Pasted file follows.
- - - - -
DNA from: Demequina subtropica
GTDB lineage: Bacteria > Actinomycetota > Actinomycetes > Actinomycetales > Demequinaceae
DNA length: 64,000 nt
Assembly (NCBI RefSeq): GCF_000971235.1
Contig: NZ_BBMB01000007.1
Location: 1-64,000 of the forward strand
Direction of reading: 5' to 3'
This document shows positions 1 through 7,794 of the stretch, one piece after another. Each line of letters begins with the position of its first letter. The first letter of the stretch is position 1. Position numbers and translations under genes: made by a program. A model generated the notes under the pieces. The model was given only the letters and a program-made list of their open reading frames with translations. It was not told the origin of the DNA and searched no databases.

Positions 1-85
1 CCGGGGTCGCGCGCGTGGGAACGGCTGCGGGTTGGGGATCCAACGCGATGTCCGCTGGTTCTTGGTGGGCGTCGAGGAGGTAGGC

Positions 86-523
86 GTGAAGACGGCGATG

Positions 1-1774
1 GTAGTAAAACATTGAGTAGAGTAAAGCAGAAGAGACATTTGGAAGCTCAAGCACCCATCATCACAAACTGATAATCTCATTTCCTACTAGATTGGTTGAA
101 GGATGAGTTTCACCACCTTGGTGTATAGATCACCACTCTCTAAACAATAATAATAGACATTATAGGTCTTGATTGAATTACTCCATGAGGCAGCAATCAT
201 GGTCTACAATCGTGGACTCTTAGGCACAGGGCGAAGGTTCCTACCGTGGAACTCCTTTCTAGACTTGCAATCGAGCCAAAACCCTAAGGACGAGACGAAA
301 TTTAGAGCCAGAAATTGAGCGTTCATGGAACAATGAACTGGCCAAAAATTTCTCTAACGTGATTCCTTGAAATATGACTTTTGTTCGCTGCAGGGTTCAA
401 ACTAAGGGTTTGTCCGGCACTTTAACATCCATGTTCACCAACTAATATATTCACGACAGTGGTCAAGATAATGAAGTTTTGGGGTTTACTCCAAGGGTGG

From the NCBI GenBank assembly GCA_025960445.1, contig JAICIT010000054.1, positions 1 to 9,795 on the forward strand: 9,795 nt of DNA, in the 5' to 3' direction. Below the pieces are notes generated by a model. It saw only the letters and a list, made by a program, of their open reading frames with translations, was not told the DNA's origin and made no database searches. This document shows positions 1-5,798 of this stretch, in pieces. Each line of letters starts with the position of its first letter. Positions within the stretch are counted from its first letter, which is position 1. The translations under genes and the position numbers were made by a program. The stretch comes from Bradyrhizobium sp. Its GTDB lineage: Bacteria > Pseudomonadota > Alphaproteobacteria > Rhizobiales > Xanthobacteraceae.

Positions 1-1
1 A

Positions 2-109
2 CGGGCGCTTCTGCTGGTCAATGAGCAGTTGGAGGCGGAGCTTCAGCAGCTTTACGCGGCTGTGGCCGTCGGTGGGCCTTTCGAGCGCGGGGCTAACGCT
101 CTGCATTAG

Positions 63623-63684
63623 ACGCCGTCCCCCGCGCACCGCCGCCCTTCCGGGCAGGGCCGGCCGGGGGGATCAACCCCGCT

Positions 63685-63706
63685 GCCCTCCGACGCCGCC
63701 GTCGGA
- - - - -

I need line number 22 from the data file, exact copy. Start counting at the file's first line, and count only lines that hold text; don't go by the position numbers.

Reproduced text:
Positions 2-109